|2||*||Cohen, P. R. and Sullivan, J. W. (1989), Synergistic Use of Direct Manipulation and Natural Language , ACM Computer Human Interaction 1989 Proceedings, Apr. 30 May 4, Austin, Tex. pp. 227 232.|
|3||Gomez, L. M. and Lochbaum, C. C. (1984), "People Can Retrieve More Objects With Enriched Key-Word Vocabularies. But Is There A Human Performance Cost?", Human-Computer Interaction, Interact '84, S. Shackel (ed.), Elsevier Science Publishers B.V. (North-Holland), pp. 257-261.|
|4||*||Gomez, L. M. and Lochbaum, C. C. (1984), People Can Retrieve More Objects With Enriched Key Word Vocabularies. But Is There A Human Performance Cost , Human Computer Interaction, Interact 84, S. Shackel (ed.), Elsevier Science Publishers B.V. (North Holland), pp. 257 261.|
|5||McCord, M., "Natural Language Processing In Prolog" Knowledge Systems and Prolog., A. Walker (ed.), Addision-Wesley Publishing Company Reading, Mass. (1987), pp. 326-325.|
|6||*||McCord, M., Natural Language Processing In Prolog Knowledge Systems and Prolog., A. Walker (ed.), Addision Wesley Publishing Company Reading, Mass. (1987), pp. 326 325.|
|7||Napier, H. A. Lane, D. M., Bastell, R. R. and Guadango, N. S. (1989), "Impact Of A Restricted Natural Language Interface On Ease Of Learning And Productivity", Communications of the ACM, vol. 32, No. 10, pp. 1190-1197.|
|8||*||Napier, H. A. Lane, D. M., Bastell, R. R. and Guadango, N. S. (1989), Impact Of A Restricted Natural Language Interface On Ease Of Learning And Productivity , Communications of the ACM, vol. 32, No. 10, pp. 1190 1197.|
|9||Ogden et al., "An Intelligent Front End For SQL: Correcting User Errors With Natural Language Menus", Human Factors Center, San Jose, Calif. Document No. HFC-55.|
|10||*||Ogden et al., An Intelligent Front End For SQL: Correcting User Errors With Natural Language Menus , Human Factors Center, San Jose, Calif. Document No. HFC 55.|
|11||Prager et al., "Reason: An Intelligent User Assistant for Interactive Environment", IBM Systems Journal, vol. 29, No. 1, 1990, pp. 141-163.|
|12||*||Prager et al., Reason: An Intelligent User Assistant for Interactive Environment , IBM Systems Journal, vol. 29, No. 1, 1990, pp. 141 163.|
|13||Ringle et al., "Shaping User Input: A Strategy For Natural Language Dialogue Design", Interacting with Computers, vol. 1 No. 3 (Dec. 1989).|
|14||*||Ringle et al., Shaping User Input: A Strategy For Natural Language Dialogue Design , Interacting with Computers, vol. 1 No. 3 (Dec. 1989).|
|15||*||Warren D. H. D. and Pereira, F. C. N. (Jul. Dec. 1982), An Efficient, Easily Adaptable System For Interpreting Natural Language Queries , American Journal of Computational Linguistics, vol. 8, No. 3 4, pp. 110 123.|
|16||Warren D. H. D. and Pereira, F. C. N. (Jul.-Dec. 1982), "An Efficient, Easily Adaptable System For Interpreting Natural Language Queries", American Journal of Computational Linguistics, vol. 8, No. 3-4, pp. 110-123.|
|Citing Patent||Filing date||Publication date||Applicant||Title|
|US5454106 *||May 17, 1993||Sep 26, 1995||International Business Machines Corporation||Database retrieval system using natural language for presenting understood components of an ambiguous query on a user interface|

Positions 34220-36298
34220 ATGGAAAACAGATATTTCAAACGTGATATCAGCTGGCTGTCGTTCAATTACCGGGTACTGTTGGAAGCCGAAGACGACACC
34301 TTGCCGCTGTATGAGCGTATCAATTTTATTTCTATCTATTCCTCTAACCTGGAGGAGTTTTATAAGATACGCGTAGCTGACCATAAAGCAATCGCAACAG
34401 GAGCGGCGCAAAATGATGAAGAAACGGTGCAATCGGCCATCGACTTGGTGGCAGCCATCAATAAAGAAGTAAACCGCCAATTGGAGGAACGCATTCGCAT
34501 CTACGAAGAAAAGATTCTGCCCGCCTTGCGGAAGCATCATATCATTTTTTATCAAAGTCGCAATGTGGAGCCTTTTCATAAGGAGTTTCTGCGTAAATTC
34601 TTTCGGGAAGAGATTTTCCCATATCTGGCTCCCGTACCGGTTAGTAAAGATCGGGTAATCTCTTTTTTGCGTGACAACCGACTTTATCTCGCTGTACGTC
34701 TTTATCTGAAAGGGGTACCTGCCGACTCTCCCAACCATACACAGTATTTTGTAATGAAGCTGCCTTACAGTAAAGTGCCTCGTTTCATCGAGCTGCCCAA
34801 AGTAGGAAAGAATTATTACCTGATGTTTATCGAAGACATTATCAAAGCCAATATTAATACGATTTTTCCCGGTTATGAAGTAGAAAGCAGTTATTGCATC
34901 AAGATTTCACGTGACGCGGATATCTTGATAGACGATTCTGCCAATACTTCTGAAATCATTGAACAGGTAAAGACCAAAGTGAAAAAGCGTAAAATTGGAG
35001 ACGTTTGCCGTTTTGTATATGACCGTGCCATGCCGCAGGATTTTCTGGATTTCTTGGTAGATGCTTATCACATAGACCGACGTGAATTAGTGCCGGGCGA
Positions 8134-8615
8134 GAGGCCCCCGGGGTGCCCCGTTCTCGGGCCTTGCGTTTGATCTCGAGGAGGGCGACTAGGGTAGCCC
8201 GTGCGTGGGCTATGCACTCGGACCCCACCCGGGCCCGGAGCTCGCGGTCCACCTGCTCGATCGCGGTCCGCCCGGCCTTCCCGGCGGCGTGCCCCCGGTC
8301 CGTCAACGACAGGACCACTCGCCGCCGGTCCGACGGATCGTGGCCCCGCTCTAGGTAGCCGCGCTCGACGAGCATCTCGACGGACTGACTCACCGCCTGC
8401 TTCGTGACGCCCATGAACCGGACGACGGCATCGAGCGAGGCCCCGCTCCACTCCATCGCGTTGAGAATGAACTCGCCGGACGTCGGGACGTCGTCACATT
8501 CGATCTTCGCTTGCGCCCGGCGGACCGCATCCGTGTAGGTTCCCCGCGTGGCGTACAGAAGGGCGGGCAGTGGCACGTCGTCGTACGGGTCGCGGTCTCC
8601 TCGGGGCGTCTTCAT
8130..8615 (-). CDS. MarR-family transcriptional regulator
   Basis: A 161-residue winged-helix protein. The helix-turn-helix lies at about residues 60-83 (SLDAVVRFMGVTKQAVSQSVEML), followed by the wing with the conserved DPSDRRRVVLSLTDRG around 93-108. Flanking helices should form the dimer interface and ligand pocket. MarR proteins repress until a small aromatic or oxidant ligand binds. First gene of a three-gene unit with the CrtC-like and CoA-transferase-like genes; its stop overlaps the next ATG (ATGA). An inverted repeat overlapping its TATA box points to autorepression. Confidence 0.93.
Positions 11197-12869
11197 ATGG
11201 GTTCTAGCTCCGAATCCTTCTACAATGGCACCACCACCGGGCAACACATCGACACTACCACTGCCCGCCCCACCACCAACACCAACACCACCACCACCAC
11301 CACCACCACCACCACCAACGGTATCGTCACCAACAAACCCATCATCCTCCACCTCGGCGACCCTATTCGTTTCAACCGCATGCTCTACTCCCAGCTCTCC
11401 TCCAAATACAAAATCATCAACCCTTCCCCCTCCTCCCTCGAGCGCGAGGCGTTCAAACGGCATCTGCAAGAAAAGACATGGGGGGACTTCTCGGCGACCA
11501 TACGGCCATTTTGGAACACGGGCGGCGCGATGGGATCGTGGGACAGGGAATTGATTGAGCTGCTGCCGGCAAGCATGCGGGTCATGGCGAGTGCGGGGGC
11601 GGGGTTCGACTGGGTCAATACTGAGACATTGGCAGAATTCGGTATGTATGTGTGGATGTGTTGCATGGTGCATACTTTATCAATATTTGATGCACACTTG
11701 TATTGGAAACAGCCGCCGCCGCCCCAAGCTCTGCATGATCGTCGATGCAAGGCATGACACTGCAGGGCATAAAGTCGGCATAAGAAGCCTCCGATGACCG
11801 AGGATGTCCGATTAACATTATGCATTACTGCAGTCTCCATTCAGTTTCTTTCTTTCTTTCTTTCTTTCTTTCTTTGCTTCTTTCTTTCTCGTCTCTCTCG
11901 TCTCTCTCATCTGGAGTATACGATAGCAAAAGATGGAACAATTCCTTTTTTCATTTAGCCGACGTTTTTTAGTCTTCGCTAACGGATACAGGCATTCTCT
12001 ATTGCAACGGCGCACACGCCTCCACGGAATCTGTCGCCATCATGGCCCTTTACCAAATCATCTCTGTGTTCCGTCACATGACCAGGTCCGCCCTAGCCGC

|US5608624 *||May 15, 1995||Mar 4, 1997||Apple Computer Inc.||Method and apparatus for processing natural language|
|US5625814 *||May 15, 1995||Apr 29, 1997||Apple Computer, Inc.||Method and apparatus for processing natural language with a hierarchy of mapping routines|
|US5778157 *||Jun 17, 1996||Jul 7, 1998||Yy Software Corporation||System and method for expert system analysis using quiescent and parallel reasoning and set structured knowledge representation|
|US5898825 *||Sep 24, 1996||Apr 27, 1999||International Business Machines Corporation||Failed command translation technique|
|US5946647 *||Feb 1, 1996||Aug 31, 1999||Apple Computer, Inc.||System and method for performing an action on a structure in computer-generated data|
|US6167370 *||May 27, 1999||Dec 26, 2000||Invention Machine Corporation||Document semantic analysis/selection with knowledge creativity capability utilizing subject-action-object (SAO) structures|
|US6233570 *||Nov 20, 1998||May 15, 2001||Microsoft Corporation||Intelligent user assistance facility for a software program|
|US6260035 *||Nov 20, 1998||Jul 10, 2001||Microsoft Corporation||Intelligent user assistance facility for a software program|
|US6430531||Feb 1, 2000||Aug 6, 2002||Soliloquy, Inc.||Bilateral speech system|
|US6453465||Nov 22, 2000||Sep 17, 2002||Peter A. Klein||Method and system for compiling source code containing natural language instructions|
|US6584464||Mar 19, 1999||Jun 24, 2003||Ask Jeeves, Inc.||Grammar template query system|
|US6625590 *||Aug 10, 1999||Sep 23, 2003||International Business Machines Corporation||Command line interface for reducing user input in a network management device|
|US6665666 *||Feb 1, 2000||Dec 16, 2003||International Business Machines Corporation||System, method and program product for answering questions using a search engine|
|US6959166||Jun 23, 2000||Oct 25, 2005||Creator Ltd.||Interactive toy|
|US7047196||Feb 16, 2001||May 16, 2006||Agiletv Corporation||System and method of voice recognition near a wireline node of a network supporting cable television and/or video delivery|
|US7062428||Mar 13, 2001||Jun 13, 2006||Canon Kabushiki Kaisha||Natural language machine interface|
|US7120574||Apr 24, 2001||Oct 10, 2006||Invention Machine Corporation||Synonym extension of search queries with validation|
|US7409335||Jun 29, 2001||Aug 5, 2008||Microsoft Corporation||Inferring informational goals and preferred level of detail of answers based on application being employed by the user|
|US7430505 *||Jan 31, 2005||Sep 30, 2008||Microsoft Corporation||Inferring informational goals and preferred level of detail of answers based at least on device used for searching|
|US7483828||Jul 15, 2002||Jan 27, 2009||Meaningful Machines, L.L.C.||Multilingual database creation system and method|
|US7519529||Jun 28, 2002||Apr 14, 2009||Microsoft Corporation||System and methods for inferring informational goals and preferred level of detail of results in response to questions posed to an automated information-retrieval or question-answering service|